The question is one in respect to which different courts have entertained different opinions, and we admit that the argument in favor of the admission of the party, upon the general principles of evidence governing the competency of witnesses, is plausible, and not without force. But the tribunals which maintain the competency of the party, if divested of interest, still hold that he cannot be compelled to testify, and, also, that he cannot be compelled to testify when called against his interest; which, upon general principles, if consistently carried out and allowed to govern the question in the admission of the party, would lead them to an opposite result. They should be compelled to testify; for if the admission is placed, as it undoubtedly is, upon principles applicable to the admission and rejection of witnesses generally, in the cause, and the party to be regarded as competent when without interest, or indifferent, or when called against his interest, then, like all other witnesses, he should be subject to the writ of subpoena, and to the compulsory process of the court; and not left at liberty to withhold or bestow his testimony at will.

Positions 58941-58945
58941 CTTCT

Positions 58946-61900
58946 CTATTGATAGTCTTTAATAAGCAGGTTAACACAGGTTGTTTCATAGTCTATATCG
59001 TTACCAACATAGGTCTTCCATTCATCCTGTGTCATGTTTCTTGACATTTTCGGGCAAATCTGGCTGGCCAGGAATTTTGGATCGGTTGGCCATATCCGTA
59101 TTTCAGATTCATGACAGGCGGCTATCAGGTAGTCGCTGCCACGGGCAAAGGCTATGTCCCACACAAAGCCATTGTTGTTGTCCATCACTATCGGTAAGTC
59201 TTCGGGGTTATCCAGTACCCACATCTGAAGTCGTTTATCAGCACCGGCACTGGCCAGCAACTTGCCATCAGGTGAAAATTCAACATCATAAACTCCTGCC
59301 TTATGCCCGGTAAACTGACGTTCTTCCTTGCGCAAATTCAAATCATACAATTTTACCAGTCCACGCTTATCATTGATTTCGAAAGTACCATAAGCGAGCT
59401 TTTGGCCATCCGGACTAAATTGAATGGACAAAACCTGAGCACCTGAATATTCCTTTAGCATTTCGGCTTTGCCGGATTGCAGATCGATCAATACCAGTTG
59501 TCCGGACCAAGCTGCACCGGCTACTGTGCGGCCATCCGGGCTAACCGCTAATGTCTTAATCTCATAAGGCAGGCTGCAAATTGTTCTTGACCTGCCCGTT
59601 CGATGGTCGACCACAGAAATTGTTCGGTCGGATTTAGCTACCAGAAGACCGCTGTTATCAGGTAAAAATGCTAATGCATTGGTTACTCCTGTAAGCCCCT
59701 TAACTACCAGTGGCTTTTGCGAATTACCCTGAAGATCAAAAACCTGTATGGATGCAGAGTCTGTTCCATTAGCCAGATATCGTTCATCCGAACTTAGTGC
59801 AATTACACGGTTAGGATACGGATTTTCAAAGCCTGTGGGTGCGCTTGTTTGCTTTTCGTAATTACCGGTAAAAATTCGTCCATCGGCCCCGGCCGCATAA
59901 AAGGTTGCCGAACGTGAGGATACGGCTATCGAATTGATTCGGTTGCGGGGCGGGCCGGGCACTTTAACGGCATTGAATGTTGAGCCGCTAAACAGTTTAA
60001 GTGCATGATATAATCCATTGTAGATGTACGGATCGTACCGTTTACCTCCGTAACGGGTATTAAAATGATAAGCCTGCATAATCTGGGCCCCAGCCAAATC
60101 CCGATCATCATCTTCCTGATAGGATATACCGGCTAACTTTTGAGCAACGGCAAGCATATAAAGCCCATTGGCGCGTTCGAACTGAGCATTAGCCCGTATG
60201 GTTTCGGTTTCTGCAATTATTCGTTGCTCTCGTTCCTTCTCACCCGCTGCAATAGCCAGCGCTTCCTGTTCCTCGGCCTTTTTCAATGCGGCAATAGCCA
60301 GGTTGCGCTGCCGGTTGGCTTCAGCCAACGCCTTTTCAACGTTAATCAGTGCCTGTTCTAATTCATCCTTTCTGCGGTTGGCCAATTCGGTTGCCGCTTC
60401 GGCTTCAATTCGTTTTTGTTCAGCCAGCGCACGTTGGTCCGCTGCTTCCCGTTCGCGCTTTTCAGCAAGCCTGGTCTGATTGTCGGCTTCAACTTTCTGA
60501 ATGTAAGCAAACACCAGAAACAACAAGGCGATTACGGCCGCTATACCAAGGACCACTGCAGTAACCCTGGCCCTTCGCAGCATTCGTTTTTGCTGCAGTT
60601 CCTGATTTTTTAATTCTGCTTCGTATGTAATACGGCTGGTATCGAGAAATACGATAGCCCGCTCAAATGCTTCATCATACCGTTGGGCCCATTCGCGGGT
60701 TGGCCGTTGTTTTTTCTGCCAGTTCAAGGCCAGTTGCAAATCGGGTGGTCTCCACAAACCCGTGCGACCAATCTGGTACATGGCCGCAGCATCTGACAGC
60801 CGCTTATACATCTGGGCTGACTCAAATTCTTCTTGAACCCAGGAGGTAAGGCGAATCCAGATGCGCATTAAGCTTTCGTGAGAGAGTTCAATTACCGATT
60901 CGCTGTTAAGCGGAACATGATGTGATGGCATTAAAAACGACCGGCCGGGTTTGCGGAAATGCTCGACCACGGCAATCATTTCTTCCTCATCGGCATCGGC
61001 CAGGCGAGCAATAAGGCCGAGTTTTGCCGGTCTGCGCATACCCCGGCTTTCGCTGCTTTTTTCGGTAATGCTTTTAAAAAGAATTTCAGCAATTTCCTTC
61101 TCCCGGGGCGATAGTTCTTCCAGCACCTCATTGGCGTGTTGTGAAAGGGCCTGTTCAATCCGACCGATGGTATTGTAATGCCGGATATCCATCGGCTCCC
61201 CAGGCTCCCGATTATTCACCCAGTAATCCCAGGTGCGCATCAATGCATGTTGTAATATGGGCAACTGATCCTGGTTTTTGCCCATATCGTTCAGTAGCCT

There can be no distinction in principle, in this respect, in favor of a party to the record, if allowed as a witness at all; and the only ground upon which the court can stop short of going the length indicated, is, by giving up general principles, and placing itself upon policy and expediency, as upon the whole best subserving, in the instances mentioned, the interests of justice, and of all concerned in its administration,-a ground which has been supposed, by those holding a different opinion upon the question, quite sufficient to justify the entire exclusion of the party.

But the witness in this case is also liable to objection on the ground of interest. This suit was pending at the time he was declared a bankrupt and obtained his discharge; and it is quite clear, if the defendants had eventually succeeded, the discharge would not have been a bar to his liability for the costs of the suit. The judgment would have been a debt accruing subsequent to the discharge, which could not have been proved under the act. Act of Congress, August 19, 1841, § 4 (5 Stat. at L., 443); Haswell v. Thorogood, 7 Barn. & C., 705; Brough v. Adcock, 7 Bing., 650. His future effects, therefore, would have been liable.